• Ken, it seems that you have a problem with my use of your data to come to the same conclusion regarding the utility of poor quality research when making public policy decisions. I have no difficulty understanding science, I do however have a problem with researchers/analysts/bloggers who jump to conclusions based on expectations of an incorrectly assumed knee jerk reaction. It would seem that you put me on the wrong side of the “debate”.
    To be clear I certainly do understand that the clinical evidence both local and international supports the benefits of drinking water fluoridation at the levels used in NZ. And while extremely high levels of fluoride elsewhere in ground water sources may be implicated in adverse health impacts this is not proven to the exclusion of other perhaps more significant factors.

    Grant: thank you, Though I did putting fluoridation out there as a possible correlate for our poor economic performance, I was unsurprised to discover that current evidence suggests this to be unlikely. Rather, I would expect the opposite: a minor correlation between chronic pain due to untreated tooth decay and malnutrition, which results in clinically demonstrable diminished brain size. I first became aware of this via the Oxford Pain group and Edinburgh University researchers several years ago, and more recently
    Quackery continues as long as gullible folks are prepared to swallow the snake-oil, and arsenic potions. If only the anti-flouradation campaigners would read and consider evidence beyond that sourced from their preferred sources, they might then become avid promoters of fluoridation.

  • fnowjohn –

    Just a loose thought – just my humble opinion and all – to my reading, you’re crossing (conflating) ‘mental acuity’ and ‘economic performance’. I only referred to the former, but your reply to me has me referring to the latter.

    “If only the anti-flouradation campaigners would read and consider”

    I don’t think the core ‘problem’ with those who oppose various things (vaccines, evolution, etc.) is what they might read or not but more having taken an ideological stance to whatever issue is their ‘thing’.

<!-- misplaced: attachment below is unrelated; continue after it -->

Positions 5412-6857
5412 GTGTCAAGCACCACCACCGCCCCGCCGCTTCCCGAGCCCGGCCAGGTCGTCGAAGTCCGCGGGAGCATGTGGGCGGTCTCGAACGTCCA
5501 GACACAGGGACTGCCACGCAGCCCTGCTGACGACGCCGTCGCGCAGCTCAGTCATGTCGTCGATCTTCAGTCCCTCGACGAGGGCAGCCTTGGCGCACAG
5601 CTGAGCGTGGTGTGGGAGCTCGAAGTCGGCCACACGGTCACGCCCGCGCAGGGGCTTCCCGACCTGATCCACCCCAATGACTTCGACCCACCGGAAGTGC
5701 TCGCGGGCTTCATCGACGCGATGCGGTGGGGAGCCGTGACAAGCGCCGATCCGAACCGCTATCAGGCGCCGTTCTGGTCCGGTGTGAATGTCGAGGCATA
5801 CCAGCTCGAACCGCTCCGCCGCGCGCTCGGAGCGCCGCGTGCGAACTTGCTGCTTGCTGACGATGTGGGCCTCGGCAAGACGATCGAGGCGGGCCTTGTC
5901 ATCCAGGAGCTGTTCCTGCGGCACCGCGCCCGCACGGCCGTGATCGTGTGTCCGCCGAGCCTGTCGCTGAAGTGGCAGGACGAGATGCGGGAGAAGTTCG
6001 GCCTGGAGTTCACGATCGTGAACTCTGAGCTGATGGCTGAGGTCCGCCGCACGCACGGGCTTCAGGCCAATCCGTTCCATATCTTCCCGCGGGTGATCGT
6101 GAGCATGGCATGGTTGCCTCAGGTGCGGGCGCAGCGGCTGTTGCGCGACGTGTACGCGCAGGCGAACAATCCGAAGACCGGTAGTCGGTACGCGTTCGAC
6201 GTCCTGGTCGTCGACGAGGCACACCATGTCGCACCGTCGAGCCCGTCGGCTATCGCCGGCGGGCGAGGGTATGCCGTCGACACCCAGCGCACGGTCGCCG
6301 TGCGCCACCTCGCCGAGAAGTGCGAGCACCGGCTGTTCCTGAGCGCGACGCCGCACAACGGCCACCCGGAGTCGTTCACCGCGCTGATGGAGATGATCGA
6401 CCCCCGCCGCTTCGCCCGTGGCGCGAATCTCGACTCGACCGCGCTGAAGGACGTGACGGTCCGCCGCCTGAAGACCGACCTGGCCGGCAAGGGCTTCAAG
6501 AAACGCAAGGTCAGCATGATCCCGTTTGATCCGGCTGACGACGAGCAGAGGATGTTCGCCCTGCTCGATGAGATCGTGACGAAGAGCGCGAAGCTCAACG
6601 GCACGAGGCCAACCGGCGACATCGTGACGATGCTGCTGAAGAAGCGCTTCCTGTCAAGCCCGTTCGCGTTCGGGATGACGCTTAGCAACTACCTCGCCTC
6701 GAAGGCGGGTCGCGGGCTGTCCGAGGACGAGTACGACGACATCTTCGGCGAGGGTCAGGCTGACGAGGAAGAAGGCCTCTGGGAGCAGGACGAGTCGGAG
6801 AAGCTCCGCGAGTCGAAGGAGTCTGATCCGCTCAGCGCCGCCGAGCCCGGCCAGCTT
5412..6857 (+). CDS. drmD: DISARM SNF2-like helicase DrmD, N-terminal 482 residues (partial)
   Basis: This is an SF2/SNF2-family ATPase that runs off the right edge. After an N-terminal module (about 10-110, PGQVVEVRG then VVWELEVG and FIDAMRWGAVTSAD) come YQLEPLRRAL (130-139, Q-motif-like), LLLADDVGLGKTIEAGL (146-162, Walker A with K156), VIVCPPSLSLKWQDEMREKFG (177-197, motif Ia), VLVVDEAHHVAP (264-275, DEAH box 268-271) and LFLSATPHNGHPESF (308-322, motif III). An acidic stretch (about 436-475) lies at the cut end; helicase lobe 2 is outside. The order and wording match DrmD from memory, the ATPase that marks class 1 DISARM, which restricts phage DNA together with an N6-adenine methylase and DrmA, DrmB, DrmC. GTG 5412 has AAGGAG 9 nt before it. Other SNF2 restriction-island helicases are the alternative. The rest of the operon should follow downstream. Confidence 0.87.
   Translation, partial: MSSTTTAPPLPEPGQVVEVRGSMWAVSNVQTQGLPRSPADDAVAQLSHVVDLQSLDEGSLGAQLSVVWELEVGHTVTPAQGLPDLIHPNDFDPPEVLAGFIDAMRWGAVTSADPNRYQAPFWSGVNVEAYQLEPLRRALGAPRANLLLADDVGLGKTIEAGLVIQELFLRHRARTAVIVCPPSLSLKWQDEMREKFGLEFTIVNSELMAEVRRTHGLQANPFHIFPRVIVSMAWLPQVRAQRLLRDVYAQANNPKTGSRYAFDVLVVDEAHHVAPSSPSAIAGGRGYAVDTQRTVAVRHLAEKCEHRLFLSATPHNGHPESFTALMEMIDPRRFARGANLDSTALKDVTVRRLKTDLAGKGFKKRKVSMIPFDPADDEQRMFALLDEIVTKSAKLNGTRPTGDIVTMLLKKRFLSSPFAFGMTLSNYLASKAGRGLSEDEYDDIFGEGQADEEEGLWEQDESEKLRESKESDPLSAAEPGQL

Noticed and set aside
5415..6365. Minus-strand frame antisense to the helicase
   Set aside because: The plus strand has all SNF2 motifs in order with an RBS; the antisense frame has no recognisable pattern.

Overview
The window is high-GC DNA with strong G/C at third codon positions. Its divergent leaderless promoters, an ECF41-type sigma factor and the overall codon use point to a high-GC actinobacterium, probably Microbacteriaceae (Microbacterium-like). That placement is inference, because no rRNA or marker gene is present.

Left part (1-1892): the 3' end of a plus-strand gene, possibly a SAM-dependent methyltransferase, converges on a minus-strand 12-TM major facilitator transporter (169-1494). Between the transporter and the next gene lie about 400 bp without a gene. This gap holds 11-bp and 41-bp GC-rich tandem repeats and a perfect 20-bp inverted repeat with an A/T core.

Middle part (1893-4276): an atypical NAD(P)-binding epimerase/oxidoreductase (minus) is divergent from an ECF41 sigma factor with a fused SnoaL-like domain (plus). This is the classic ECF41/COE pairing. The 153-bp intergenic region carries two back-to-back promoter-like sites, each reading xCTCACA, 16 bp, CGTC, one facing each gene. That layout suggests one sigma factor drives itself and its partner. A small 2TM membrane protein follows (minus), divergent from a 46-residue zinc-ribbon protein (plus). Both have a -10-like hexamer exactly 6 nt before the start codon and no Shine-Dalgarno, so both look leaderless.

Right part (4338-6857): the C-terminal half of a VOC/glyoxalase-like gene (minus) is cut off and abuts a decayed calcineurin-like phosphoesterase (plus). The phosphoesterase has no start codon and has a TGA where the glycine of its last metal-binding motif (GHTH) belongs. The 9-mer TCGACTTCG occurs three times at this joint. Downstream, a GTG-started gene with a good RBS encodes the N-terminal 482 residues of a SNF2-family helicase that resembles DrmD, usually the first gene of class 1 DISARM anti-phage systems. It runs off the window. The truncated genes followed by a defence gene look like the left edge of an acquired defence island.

In my experience very little will move the core promoters of stance like these as they are bound to their ideology.* Those people who are merely uncertain are a more useful group of people to try inform – they’re more likely to consider material because they’re less driven by an ideological stance but more by health concerns or whatever else.

    * I’m not a social scientist but I like to think of it as that these people have defined themselves in terms of the stance they have taken, so in order to discard that stance they’re stuck with having to discard themselves – very hard to do. (Perhaps that’s the key think cults do – shift people to defining themselves in terms of a position?) By contrast, most of us aren’t invested in stances that way and more able to discard them if in time they prove wrong-headed or unhelpful. The first challenge then would be to get these less invested people to let go of their ideas a little so that they might look at the issue from other viewpoints too. Not that my 2c is worth much.

  • Grant Jacobs –
    Your 2c is worth much. Identity is fluid, and constantly alters throughout ones life even for ideologues. Insightful commentary aides critical thinking.
    Good point regarding ideology and invested stances. Underlying such stances there is often a fear of the unknown and poorly understood “threat”, and and an unwarranted faith in charismatic agents promoting said fear. Decision makers too are sheeople (subject to an individuals fear of the unknown and poorly understood), but their public role, and identity is – at least in theory – invested in correctly evaluating the evidence to make the best decision.